Book Review: The Orphan Master’s Son

Orphan Master's SonThe Orphan Master’s Son: A Novel (Pulitzer Prize for Fiction)
by Adam Johnson, Fiction 
(Released January, 2012)

Bottom Line: Skip it.
Summary: Jun Do, the son of a leader of an orphan camp and a “lost” mother, experiences numerous horrific episodes under the totalitarian government of North Korea before embarking on a mission to “free” Sun Moon, North Korea’s most famous actress.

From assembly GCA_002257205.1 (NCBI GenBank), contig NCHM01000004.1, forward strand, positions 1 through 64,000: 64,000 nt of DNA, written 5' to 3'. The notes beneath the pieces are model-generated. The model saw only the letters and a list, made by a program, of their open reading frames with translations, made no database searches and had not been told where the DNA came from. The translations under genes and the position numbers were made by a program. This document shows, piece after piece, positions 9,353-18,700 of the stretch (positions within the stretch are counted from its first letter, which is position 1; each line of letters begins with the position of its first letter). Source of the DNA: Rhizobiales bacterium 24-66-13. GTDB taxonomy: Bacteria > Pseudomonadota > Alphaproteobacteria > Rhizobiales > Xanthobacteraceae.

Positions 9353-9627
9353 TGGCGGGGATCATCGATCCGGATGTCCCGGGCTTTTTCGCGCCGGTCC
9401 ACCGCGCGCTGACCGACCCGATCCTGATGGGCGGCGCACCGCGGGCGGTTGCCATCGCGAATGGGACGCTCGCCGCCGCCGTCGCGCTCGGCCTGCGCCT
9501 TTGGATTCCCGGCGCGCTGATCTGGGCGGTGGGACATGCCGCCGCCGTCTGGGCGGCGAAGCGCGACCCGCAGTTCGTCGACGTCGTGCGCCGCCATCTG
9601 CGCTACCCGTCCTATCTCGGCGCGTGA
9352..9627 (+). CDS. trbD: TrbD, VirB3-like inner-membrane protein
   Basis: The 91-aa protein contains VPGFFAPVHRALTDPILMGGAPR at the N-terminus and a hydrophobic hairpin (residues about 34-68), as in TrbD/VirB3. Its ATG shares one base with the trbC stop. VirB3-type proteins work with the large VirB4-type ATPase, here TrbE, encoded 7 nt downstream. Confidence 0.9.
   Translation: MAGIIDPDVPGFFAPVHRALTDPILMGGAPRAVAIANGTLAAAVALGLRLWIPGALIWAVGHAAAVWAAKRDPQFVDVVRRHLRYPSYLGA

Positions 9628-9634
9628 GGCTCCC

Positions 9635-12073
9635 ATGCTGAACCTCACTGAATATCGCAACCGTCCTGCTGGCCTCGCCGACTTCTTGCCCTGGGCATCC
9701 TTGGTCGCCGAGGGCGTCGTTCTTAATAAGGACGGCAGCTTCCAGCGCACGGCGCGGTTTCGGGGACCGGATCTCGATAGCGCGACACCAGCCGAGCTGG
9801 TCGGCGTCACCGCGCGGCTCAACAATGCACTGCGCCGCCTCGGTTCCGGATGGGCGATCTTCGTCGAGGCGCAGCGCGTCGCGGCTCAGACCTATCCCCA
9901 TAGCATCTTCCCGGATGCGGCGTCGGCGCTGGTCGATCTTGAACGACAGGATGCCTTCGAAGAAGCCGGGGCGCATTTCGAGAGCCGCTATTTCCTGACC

My Thoughts: This book had so much going on that I couldn’t figure out how to write a short, coherent plot summary! But, it also tells you something about the book. This book won numerous awards last year (NY Times Bestseller, National Book Critics Circle Award Finalist, Best Book of the Year by multiple big name newspapers including The Washington Post and the WSJ) but, unfortunately, joins The Round House in my “don’t let the big awards fool you” category. Hmm…maybe that should be the topic for an upcoming book list! Before I talk about why I’m not recommending this book, I should say that I found the topic of life in North Korea absolutely fascinating and I learned a lot about a mysterious (and terrifying!) country. There were long stretches of the book where I forgot this was set in present day – North Korea is so backward that I kept thinking I was reading about the early 1900’s until some mention of “Nikes” from Japan or “ATM’s” in Seoul jarred me back to reality. The “Conversation” section with the author at the end of the book about what was true vs. fiction about life in North Korea is definitely worth reading. On to the book…the first half was such a slog. I had to force myself through it and wanted to put it down many times. I should have felt something emotional for the characters and the conditions they live under (insanely constricting rules, constant government propaganda, mysterious “disappearances” of loved ones to labor camps, labor camp conditions, food rations and hunger, astounding brutality, etc), but I just didn’t feel it. The characters felt less like humans and more like paper dolls to me. Many of them didn’t have names, which bothered me and contributed to the one-dimensional feeling. The second half did pick up considerably, but not enough to make the first half slog worth it. There was also just too much going on in the plot. Jun Do did so many loosely related things in the first half that I couldn’t remember them all during the second half…nor do I think they mattered all that much to the central story of him trying to save Sun Moon. Finally, there is a parallel “government sanctioned” version of the story that is being told to citizens over the national loudspeaker system throughout the entire book. I appreciate the message Johnson is trying to convey by including this, but I would sometimes forget if I was reading the “real” story or the propaganda version, just adding to the confusion. While The Orphan Master’s Son was deemed masterful and important by the “literary community”, it doesn’t stand up to my primary criteria of “was it enjoyable to read and/or was I engrossed in it?”.

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